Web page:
Universal Sued for The Fourth Kind Viral Marketing Misfire


With all the clever viral marketing schemes being dreamed up to promote movies as of late, you’ve gotta expect that at least a few of them won’t necessarily go according to plan. Earlier this summer we heard about Fox’s weak attempt to promote I Love You, Beth Cooper during a high school valedictorian speech. This month, however, Universal may have surpassed them with an even more bone-headed move that has landed them on the wrong side of a lawsuit.

When the first trailer was released for the alien abduction thriller The Fourth Kind, it hinted that the movie was based on a true story, and that the city of Nome, Alaska had a history of UFO sightings and abductions. I remember Googling that immediately afterward and finding no evidence to back it up whatsoever. I guess Universal tried to rectify that by posting up some fake news articles about the abductions to support the movie’s back story. This might have been clever except for the fact that they used the names of real news outlets… without their permission.

The Fairbanks Daily News-Miner reports that Universal has recently come to a settlement, paying $20,000 to the Alaska Press Club as compensation for “eroding confidence in the world of journalism”. Surprisingly, they were quick to agree to pay up, admitting that they were in the wrong. What do you think, did they go too far with the viral marketing for The Fourth Kind? Is it worth the effort to try and convince people that a movie really is based on a true story?

  • Rusty James

    this film’s continuing misfortunes are humorous to me. Christopher Guest should make a movie about it.

  • I couldn’t care less about the movie itself, but telling people that a reputable newspaper is printing conspiracy theories and lies should be downright illegal – and apparently it is.

    “eroding confidence in the world of journalism” = god damn right. As you said, they are bone heads. Newspapers are having a tough time nowadays as it is.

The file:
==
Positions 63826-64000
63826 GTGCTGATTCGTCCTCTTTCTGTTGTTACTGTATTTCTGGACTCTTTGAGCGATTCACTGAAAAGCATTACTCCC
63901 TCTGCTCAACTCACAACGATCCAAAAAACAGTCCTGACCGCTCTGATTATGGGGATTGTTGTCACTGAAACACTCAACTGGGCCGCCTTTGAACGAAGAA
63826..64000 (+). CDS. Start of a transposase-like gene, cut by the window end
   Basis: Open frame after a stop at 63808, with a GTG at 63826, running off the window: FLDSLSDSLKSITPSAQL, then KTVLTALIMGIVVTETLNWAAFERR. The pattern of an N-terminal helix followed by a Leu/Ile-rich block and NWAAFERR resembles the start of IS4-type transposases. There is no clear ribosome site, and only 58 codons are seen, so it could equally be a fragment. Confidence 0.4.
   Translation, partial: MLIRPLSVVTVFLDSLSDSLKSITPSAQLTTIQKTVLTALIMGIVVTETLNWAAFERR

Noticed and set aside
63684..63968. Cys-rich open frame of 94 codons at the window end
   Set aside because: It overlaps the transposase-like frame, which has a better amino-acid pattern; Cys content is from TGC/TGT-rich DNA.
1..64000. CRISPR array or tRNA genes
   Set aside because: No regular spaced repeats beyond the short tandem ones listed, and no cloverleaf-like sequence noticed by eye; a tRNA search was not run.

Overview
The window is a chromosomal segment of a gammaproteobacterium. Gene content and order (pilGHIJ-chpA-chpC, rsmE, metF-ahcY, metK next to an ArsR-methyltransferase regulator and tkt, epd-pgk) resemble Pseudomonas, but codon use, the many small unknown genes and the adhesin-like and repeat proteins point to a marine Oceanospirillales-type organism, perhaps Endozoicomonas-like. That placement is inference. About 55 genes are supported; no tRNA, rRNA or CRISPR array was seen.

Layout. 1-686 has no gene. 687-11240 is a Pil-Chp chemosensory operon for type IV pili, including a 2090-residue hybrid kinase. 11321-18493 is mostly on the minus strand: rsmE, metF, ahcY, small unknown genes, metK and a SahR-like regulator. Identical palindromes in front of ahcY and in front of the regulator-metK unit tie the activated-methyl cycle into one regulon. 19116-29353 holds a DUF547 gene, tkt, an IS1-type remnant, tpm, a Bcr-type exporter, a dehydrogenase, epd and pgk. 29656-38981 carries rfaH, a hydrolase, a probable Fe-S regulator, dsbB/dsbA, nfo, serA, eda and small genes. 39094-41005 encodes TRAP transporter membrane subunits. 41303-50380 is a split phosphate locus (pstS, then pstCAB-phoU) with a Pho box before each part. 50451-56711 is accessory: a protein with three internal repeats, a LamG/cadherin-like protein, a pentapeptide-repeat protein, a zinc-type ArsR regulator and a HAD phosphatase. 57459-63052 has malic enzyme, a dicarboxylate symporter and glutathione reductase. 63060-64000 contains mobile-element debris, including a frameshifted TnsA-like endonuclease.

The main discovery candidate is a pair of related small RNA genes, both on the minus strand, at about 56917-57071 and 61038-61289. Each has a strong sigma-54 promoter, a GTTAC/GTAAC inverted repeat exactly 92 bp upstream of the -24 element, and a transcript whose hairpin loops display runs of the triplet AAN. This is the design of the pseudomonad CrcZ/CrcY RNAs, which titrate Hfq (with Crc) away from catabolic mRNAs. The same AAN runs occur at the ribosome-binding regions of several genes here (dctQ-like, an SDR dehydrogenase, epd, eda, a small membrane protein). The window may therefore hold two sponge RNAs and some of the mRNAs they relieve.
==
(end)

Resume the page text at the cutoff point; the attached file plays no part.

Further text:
• calm down, they only errored using a real newspaper. plenty of promotions and films use fake news outlets all the time to help “suspend disbelief”. none of you had ever heard of “The Fairbanks Daily News-Miner” before this and if it showed up on a website or in the film you would have to guess if it was real or not. how many people really would search to see if the news outlet was real. answer, like 1 in 100. they had the 20gs budgeted in their marketing already.

  • Tristram

    The real mind boggling issue is that Universal, like the sneaky fucks that they are, thought they could get away with falsifying the history of a region in Alaska. If this is not shocking to you, then I don’t know what to say.
    We’re in a day and age where information on the Internet is overtaking print. This mischievous act is akin to what publishing fake newspaper articles would have been 20 years ago.

    I suppose, if one takes a step back, there’s no knowing what Universal’s rhetoric would have been had their stunt not been discovered. Still, it begs the question whether they ever intended to reveal it as a hoax or not.

    Yet this is only proof of the most vile decadence in our society — where we must twist the truth to our will, because the creative genius has plummeted to such depths that it is inadequate to make us dream. Thank God for the few talented minds still alive.